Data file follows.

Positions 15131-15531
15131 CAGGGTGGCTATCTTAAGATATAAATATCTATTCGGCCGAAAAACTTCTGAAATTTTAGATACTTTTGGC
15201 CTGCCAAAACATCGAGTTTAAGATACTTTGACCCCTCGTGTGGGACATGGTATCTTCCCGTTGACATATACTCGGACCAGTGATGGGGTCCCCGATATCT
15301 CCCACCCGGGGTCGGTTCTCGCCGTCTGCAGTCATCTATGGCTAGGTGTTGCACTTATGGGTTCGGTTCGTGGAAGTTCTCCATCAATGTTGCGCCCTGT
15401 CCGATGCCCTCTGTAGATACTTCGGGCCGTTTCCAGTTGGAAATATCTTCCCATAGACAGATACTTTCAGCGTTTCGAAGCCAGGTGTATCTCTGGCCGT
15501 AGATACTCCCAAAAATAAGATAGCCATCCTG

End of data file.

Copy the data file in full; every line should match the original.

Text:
Positions 15131-15531
15131 CAGGGTGGCTATCTTAAGATATAAATATCTATTCGGCCGAAAAACTTCTGAAATTTTAGATACTTTTGGC
15201 CTGCCAAAACATCGAGTTTAAGATACTTTGACCCCTCGTGTGGGACATGGTATCTTCCCGTTGACATATACTCGGACCAGTGATGGGGTCCCCGATATCT
15301 CCCACCCGGGGTCGGTTCTCGCCGTCTGCAGTCATCTATGGCTAGGTGTTGCACTTATGGGTTCGGTTCGTGGAAGTTCTCCATCAATGTTGCGCCCTGT
15401 CCGATGCCCTCTGTAGATACTTCGGGCCGTTTCCAGTTGGAAATATCTTCCCATAGACAGATACTTTCAGCGTTTCGAAGCCAGGTGTATCTCTGGCCGT
15501 AGATACTCCCAAAAATAAGATAGCCATCCTG